Since input is "list of Integers in any format you want", I take list of lists with first elements the multiplicative constants of the summands, and the rest all the corresponding exponents in reverse order. So the example polynomial 5*a^5+2*a*b^3+8 is given by [[5,0,5],[2,3,1],[8,0,0]]. (Didn't try [(5,[0,5]),(2,[3,1]),(8,[0,0])] - would that be allowed?)

The result for this example polynomial is this:

(((sum.zipWith(*)[5,2,8].flip(map.(product.).zipWith(^))[[0,5],[3,1],[0,0]]).).)(((id.flip(:)).) pure)

See the results for the test cases or try your own polynomial at the TIO-Link:

Try it online!

Check the results for the test cases here:

Check it online! (testing code from OP with my results)

  • \$\begingroup\$ Yes, it's allowed. Great job! \$\endgroup\$
    – Damien
    Commented Jul 10, 2019 at 13:08
  • \$\begingroup\$ You can still save many bytes removing parenthesis \$\endgroup\$
    – Damien
    Commented Jul 10, 2019 at 13:21
  • \$\begingroup\$ @Damien Yes, quite a lot of them indeed, still not completely sure I got them all. \$\endgroup\$ Commented Jul 10, 2019 at 14:37
  • \$\begingroup\$ I found the same, you can also replace <$> by . and pure$ by <$id \$\endgroup\$
    – Damien
    Commented Jul 10, 2019 at 15:12

05AB1E, score: 167 (111 bytes + 448/8)


Since I don't know Haskell, I figured I'd just port the output of @ChristianSievers' Haskell answer, so make sure to upvote him!!
Input is taken in a similar matter as well (first being the multiplicative constant, and after that the exponents in reverse order). So for example: test case \$5a^4b^3c^2+a^2b^3c^4d^5\$ is given as input-list [[5,0,2,3,4],[1,5,4,3,2]].

Try it online or verify all test cases.
Verify the outputs with OP's validator.


¬                       # Get the first inner list in the (implicit) input-list
 g                      # Get the length of that list
  ©                     # And store it in variable ® (without popping)
i                       # If that length is 1:
 ˜O                     #  Take the flattened sum of the input-list
ë                       # Else:
 ø                      #  Zip/transpose the input-list; swapping rows/columns
  ć                     #  Extract head; pop and push head and remainder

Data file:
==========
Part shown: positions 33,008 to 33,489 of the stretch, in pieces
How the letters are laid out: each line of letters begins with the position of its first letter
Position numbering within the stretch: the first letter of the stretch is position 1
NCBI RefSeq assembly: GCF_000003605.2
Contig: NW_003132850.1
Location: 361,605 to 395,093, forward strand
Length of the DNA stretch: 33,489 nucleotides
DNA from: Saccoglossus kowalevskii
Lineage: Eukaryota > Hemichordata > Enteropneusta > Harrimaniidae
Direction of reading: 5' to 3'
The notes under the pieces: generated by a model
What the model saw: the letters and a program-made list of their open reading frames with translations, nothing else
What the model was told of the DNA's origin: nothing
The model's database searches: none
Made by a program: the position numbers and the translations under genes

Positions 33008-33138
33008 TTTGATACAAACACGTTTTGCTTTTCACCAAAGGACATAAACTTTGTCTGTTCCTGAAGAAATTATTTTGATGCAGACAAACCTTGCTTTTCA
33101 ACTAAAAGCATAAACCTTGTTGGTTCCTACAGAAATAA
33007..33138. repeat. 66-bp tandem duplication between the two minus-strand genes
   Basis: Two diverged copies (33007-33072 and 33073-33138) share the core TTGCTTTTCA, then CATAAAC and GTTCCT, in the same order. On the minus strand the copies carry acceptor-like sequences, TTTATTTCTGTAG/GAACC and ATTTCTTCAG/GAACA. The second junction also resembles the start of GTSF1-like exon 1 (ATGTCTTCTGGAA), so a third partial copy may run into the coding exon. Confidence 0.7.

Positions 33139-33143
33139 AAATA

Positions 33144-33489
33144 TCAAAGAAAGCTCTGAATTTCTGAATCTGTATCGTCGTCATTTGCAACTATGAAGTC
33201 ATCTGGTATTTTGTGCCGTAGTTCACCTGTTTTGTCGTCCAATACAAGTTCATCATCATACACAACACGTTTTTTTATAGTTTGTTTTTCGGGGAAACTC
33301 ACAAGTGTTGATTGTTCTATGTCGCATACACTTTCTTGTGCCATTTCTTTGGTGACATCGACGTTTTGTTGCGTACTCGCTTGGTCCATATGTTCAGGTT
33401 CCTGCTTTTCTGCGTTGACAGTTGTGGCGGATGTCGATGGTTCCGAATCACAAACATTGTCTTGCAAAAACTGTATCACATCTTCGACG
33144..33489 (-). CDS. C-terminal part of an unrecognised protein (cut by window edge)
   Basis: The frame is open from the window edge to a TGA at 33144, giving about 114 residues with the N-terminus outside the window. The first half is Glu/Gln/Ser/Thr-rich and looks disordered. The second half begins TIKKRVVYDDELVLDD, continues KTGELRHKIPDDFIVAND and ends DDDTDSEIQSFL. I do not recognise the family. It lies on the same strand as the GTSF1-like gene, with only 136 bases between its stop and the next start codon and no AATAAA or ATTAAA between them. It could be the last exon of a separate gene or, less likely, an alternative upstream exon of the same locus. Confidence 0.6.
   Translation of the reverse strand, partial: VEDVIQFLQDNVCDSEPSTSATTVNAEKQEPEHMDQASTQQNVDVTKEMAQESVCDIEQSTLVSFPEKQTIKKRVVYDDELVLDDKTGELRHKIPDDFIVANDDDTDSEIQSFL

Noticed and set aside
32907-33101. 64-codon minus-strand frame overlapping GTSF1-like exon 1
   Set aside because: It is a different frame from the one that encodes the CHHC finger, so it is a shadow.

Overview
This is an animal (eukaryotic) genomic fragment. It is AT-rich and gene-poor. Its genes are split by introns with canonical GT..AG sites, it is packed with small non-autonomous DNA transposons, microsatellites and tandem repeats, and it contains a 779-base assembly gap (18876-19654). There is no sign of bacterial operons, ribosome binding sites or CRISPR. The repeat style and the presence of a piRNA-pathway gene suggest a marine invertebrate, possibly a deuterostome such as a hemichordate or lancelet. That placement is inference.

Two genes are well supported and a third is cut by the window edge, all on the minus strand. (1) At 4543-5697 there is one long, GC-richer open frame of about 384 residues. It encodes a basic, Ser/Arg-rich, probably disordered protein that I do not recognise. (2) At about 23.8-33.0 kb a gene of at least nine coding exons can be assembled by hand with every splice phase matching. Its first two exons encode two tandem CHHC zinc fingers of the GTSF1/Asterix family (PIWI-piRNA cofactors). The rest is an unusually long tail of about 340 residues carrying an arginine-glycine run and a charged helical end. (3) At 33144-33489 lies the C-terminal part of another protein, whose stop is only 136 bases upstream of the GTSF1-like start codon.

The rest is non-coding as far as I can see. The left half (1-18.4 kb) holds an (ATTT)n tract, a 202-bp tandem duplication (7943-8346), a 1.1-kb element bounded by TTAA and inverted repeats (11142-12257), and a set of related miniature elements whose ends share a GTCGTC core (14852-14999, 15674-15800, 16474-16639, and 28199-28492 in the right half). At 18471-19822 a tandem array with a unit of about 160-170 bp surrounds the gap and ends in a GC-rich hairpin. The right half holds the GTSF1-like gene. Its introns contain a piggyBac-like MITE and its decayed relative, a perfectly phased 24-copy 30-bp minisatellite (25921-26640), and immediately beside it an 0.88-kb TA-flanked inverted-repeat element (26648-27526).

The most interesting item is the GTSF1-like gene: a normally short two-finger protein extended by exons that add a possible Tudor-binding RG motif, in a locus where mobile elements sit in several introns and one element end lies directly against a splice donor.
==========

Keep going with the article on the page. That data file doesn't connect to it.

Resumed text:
',ý                 '#  Join this first list by ","
      ’.Œ¬With(’        #  Push dictionary String ".zipWith("
                D       #  Duplicate it
                 Š      #  Triple swap the items on the stack (a,b,c → c,a,b)
                        #  Push dictionary string "(sumÿ*)[ÿ].flip(map.(product.)ÿ^))",
                        #  where the three ÿ are filled with the values on the stack
   s                    #  Swap to take the remainder again
    ø                   #  Zip/transpose it back
     ',ý               '#  Join each inner-most list by ","
        €…[ÿ]           #  Surround each inner string in []-blocks
             ',ý       '#  Join those by "," again
                …[ÿ]    #  And surround the entire thing by []-blocks again
    s                   #  Swap the two strings on the stack
     …ÿÿ)               #  And fill them in into the string "ÿÿ)"
 ®G      }              #  Now loop ®-1 amount of times:
   "(ÿ.)"               #   And fill in the top string on the stack into string "(ÿ.)"
 „id                    #  Then push string "id"
    ®ÍF              }  #  Loop ®-2 amount of times:
       ’((ÿ.ÒÀ(:)).)’   #   And fill the top string of the stack into dictionary 
                        #   string "((ÿ.flip(:)).)"
 s                      #  Swap the two strings of the stack again
  “ÿ(ÿ©¬)               #  And fill them into the dictionary string "ÿ( pure)"
                        # (after which the result is output implicitly)

See this 05AB1E tip of mine (section How to use the dictionary?) to understand why:

  • ’.Œ¬With(’ is ".zipWith("
  • ’(¬€ÿ*)[ÿ].ÒÀ(‚é.(‚ª.)ÿ^))’ is "(sumÿ*)[ÿ].flip(map.(product.)ÿ^))"
  • ’((ÿ.ÒÀ(:)).)’ is "((ÿ.flip(:)).)"
  • “ÿ(ÿ©¬) is "ÿ( pure)"

Unfortunately ÿ doesn't work for inner items in a list and requires an explicit , otherwise ',ý€…[ÿ]',ý…[ÿ] could have been 2F',ý…[ÿ]} instead.